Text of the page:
BETA

Facts of the Matter

A weekly letter of encouragement and challenge to business and professional men and women

Archive for November, 2004

Wednesday, November 24, 2004

A BIBLICAL PRIMER ON WEALTH

One of the most vexing areas of life is that of finances

. Can I trust God to provide for my needs? When is enough, enough? How do I maintain my priorities between seeking God and providing for my family? Perhaps the most poignant passage on this subject is found in Matthew 6:19-34 and summarized in verse 33:

"But seek first his kingdom and his righteousness, and all these things will be given to you as well."

Following is a brief Biblical primer on wealth:

Dont trust in or set your heart on riches. Ps. 62:10; Deut. 6:10-12; 8:12-14; Job 31:24-28; Lk. 12:15

Because wisdom and understanding are superior to wealth, choose the former over the latter. Pro. 16:16; Psa. 119:127; Pro. 3:13-18; 4:7; 8:10,11,19; Ecc. 7:12; Matt. 16:26; Luke 12:21

Because riches can easily disappear, dont make them your main focus. Pro. 23:5; 27:24; Ecc. 5:13

Those who please God gain wisdom and understanding, while the rebel is relegated to the meaningless task of gathering and storing wealth (only to have his acquisitions to be handed over the those who please God). Ecc. 2:26; Pro. 3:13-18; 13:22; 28:8; Isa. 3:10; Job 27:13-23

Lovers of money (Ecc. 5:10-14):

– Will never be satisfied with what they possess, because "leaches" will diminish their holdings. Ecc. 6:7; Hab. 2:5-7

– Will live with angst from their financial enslavement, compared to the laboring man who is content with what he has. Psa. 119:36,37; Josh. 7:21-25; Ecc. 6:9; Jer. 17:11

– Hoard their resources to their own detriment. Gen. 13; Pro. 1:19; 11:24,25; Lk. 12:16-21

When Gods judgment falls, our wealth cannot save us. Zeph. 1:18; Psa. 52:5-7; Pro. 11:4; Jer. 9:23,24; Zeph. 1:10-13

Hoarding for selfish pleasure is sin. Lk. 12:13-21; Jms. 5:1-3; Psa. 119:36,37; Mi. 2:2; Hab. 2:9; Col. 3:5; 2 Tim. 3:2; 2 Pet. 2:14

The rich young ruler illustrates the point that an idolatrous relationship with wealth will cost us our souls. Lk. 18:18-25; Ezek. 33:31; Lk. 8:14; 19:8; Eph. 5:5; Phil. 3:8

A godly person who is content with lifes basics is the truly rich individual. I Tim. 6:6-8; Hebrews 13:5; Matt. 6:34; Phil. 4:11-13; 2 Cor. 9:8-11; 12:9,10

The person lusting for wealth will pay a high price for its acquisition. I Tim 6:9,10; 2 Kin. 5:20-27; Pro. 15:27; 20:21; 21:6; 22:16; 28:20-22; Isa. 5:8; Hos. 12:7,8; Amos 8:4-6; Zech. 11:5; Jude 1:11

Those blessed with wealth bear the responsibility of humility over arrogance, trusting God over their vulnerable resources, and exercising generosity in the sharing of their wealth. I Tim 6:17,18; 1 Jn. 2:15,16; Deut. 15:7-11; Psa. 37:3; Pro. 11:24,25; Ecc. 11:1,2,6; Isa. 58:6,7; Lk. 6:33-36; Act. 9:36; Rom. 12:8,13; 2 Cor. 8:19; 9:6-15; Gal. 6:10; Tit. 2:14; 3:8; Heb. 13:16; 1 Jn. 3:17

Wednesday, November 17, 2004

“THERE MUST NOT BE EVEN A HINT OF SEXUAL IMMORALITY”

+

In a culture awash with sexual obsession, how is a follower of Christ to live? Recently, while watching the half time festivities of a college football game, I was taken back by the raw sensuality of the youthful performers. I found myself mulling over the fact that most of our earlier institutions of higher learning (Harvard, Yale, etc) were founded and headed by clergy to train pastors and missionaries. In order to feed the demands of the Industrial Revolution of the 1800s, our educational focus shifted from developing godly disciples to producing a technically qualified work force. Thus began our path down the slippery slope of secularized education, which was void of spiritual values.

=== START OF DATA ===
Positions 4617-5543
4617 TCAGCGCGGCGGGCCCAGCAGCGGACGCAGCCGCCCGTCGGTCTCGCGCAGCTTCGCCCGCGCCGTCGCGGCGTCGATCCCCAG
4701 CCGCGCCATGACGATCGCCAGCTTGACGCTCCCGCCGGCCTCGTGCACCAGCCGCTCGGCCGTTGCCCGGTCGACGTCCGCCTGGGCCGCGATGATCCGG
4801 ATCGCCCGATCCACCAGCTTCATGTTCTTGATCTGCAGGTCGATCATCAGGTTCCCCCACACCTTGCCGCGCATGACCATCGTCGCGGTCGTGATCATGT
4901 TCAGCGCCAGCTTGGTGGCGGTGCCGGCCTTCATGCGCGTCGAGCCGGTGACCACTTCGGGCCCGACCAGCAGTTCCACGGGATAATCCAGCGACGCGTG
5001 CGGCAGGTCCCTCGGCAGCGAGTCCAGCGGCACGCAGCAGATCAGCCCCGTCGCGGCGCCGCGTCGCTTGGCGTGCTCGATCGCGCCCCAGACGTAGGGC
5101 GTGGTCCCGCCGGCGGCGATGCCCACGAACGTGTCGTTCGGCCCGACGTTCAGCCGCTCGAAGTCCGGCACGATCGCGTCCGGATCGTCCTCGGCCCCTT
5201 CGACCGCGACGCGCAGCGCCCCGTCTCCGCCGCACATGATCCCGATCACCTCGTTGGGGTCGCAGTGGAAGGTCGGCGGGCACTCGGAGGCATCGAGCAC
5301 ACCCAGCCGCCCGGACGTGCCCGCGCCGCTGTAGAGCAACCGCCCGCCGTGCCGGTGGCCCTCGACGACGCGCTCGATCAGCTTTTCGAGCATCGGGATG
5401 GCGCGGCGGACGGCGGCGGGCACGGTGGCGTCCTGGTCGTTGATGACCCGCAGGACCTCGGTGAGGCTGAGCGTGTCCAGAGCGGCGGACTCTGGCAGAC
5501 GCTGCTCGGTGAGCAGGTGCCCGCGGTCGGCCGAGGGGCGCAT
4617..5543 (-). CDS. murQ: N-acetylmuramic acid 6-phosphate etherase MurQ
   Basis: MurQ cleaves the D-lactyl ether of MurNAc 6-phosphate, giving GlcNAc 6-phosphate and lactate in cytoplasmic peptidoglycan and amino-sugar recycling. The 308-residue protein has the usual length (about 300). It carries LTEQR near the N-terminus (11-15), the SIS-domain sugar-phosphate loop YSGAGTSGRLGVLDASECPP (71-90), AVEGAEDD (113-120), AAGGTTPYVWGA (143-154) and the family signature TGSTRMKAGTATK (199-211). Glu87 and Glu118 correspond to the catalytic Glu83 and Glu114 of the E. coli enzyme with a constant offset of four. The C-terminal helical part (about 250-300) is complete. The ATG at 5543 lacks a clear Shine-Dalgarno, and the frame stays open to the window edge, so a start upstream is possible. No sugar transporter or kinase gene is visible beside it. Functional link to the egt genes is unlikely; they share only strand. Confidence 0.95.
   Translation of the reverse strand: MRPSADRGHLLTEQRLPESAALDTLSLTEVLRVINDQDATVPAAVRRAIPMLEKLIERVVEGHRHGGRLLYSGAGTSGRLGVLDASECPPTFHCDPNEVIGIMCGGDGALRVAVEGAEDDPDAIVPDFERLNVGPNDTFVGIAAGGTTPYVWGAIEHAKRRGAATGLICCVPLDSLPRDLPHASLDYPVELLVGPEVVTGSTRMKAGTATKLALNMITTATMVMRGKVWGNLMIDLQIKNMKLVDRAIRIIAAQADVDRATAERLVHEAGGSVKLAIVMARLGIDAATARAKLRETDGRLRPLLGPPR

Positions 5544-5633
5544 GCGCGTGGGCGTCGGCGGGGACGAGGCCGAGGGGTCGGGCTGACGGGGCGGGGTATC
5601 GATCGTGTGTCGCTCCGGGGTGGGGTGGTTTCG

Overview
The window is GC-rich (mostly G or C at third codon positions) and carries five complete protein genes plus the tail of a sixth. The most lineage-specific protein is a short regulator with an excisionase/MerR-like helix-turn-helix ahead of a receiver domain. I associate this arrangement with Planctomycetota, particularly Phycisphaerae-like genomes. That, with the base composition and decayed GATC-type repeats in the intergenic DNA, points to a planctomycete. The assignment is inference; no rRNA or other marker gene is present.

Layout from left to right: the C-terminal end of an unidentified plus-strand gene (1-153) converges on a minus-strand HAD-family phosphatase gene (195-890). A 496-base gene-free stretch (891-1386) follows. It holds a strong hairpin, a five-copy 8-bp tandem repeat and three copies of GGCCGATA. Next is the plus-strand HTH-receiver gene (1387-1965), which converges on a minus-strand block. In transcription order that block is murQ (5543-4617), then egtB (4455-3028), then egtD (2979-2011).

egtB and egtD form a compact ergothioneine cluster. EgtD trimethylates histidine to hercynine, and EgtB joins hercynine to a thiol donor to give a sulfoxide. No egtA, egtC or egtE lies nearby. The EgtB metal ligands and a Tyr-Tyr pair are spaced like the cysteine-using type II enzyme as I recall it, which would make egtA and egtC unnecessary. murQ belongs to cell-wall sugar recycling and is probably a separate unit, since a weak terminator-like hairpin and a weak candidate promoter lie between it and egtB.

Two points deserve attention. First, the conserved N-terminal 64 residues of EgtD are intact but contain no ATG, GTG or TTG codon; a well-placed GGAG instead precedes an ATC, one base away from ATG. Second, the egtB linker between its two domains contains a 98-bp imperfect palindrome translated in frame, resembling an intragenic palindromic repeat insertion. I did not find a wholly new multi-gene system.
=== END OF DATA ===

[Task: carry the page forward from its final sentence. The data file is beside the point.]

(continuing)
This morning in my devotions, with the memory of the football festivities still fresh in my mind, I pondered Ephesians 5:3b-5:"Among you there must not be even a hint of sexual immorality, or of any kind of impurity, or of greed, because these are improper for God’s holy people. Nor should there be obscenity, foolish talk or coarse joking, which are out of place, but rather thanksgiving. For of this you can be sure: No immoral, impure or greedy person–such a man is an idolater–has any inheritance in the kingdom of Christ and of God."

Just what are some of the "hints" of sexual immorality we are to avoid? To name a few:

Lustful looks: "But I tell you that anyone who looks at a woman lustfully has already committed adultery with her in his heartI made a covenant with my eyes not to look lustfully at a girl." (Matt. 5:28; Job 31:1)

Question:

Do I have control of my eyes in terms of looking lustfully at someone? Am I using my eyes in a seductive manner?

Impure imagination: "The Lord sawthat every inclination of the thoughts of [mans] heart was only evil all the time The fruit of the Spirit isself-controlWe take captive every thought to make it obedient to Christ" (Gen. 6:5b; Gal. 5:23b; 2 Cor. 10:5b)

Question:

Is my thought life under the control of the Holy Spirit, or do I allow my imagination free reign?

Inappropriate emotional intimacy: "Each of you should learn to control his own body in a way that is holy and honorable, not in passionate lust like the heathen, who do not know God; and that in this matter no one should wrong his brother or take advantage of himFor God did not call us to be impure, but to live a holy life.Treatyounger women as sisters, with absolute purity." (I Thes. 4:4-6a,7; I Tim. 5:1b,2b)

Question:

Am careful to not to defraud another person emotionally? If married, am I reserving all my emotional intimacy for my spouse?

Offensive language: "Do not let any unwholesome talk (worthless, rotten, corrupt) come out of your mouths, but only what is helpful for building others up according to their needs, that it may benefit those who listen." Men will have to give account on the day of judgment for every careless word they have spoken." (Eph. 4:29; Matt. 12:36b)

Question:

Does my speech have an uplifting, or a degrading effect on others?

+ Ephesians 5;3

Wednesday, November 10, 2004

WARRIORS OR WHIMPS?

Today, they would have labeled me A.D.D., + or hyper-active. And they probably would have drugged me to tame my wild spirit. In the third grade sitting quietly in a classroom or riding in a vehicle for more than seven minutes was pure torture. Once home from school, it was cowboys and Indians until I dropped, or racing my horse bareback at breakneck speed (age 8!) across the desert and down country roads. Its called boyhood. And its the way God created young warriors-in-the-making.